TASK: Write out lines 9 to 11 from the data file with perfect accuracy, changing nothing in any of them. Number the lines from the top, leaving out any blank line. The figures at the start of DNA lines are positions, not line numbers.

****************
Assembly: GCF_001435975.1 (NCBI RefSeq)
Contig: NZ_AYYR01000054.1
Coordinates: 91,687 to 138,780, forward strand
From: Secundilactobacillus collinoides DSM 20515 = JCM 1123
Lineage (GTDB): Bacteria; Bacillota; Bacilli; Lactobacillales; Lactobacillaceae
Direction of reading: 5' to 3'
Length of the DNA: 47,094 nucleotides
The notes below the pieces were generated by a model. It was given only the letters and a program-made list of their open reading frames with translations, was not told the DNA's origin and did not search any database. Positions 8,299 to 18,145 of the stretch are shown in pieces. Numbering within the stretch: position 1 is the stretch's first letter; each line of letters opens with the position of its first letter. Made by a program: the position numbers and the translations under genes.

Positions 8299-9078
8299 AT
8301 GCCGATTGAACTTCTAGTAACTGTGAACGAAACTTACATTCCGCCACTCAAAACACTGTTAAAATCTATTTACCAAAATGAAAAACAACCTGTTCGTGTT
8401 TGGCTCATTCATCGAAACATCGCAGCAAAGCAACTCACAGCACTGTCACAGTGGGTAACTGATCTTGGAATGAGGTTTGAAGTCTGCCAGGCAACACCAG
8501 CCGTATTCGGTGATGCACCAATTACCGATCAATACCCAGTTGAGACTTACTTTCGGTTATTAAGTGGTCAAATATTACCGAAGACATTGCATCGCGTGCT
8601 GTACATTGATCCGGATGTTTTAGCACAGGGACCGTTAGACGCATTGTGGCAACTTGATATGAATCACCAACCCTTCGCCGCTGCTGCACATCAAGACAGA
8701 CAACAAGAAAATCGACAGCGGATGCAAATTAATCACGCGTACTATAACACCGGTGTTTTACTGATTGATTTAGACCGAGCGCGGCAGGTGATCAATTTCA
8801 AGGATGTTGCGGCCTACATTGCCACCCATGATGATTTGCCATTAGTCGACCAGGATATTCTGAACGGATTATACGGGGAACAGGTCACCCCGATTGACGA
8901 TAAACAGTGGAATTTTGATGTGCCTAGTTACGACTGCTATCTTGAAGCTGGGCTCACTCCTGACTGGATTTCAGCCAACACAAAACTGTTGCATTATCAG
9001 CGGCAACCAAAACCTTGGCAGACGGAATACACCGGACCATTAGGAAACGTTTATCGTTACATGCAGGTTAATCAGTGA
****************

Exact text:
Positions 8299-9078
8299 AT
8301 GCCGATTGAACTTCTAGTAACTGTGAACGAAACTTACATTCCGCCACTCAAAACACTGTTAAAATCTATTTACCAAAATGAAAAACAACCTGTTCGTGTT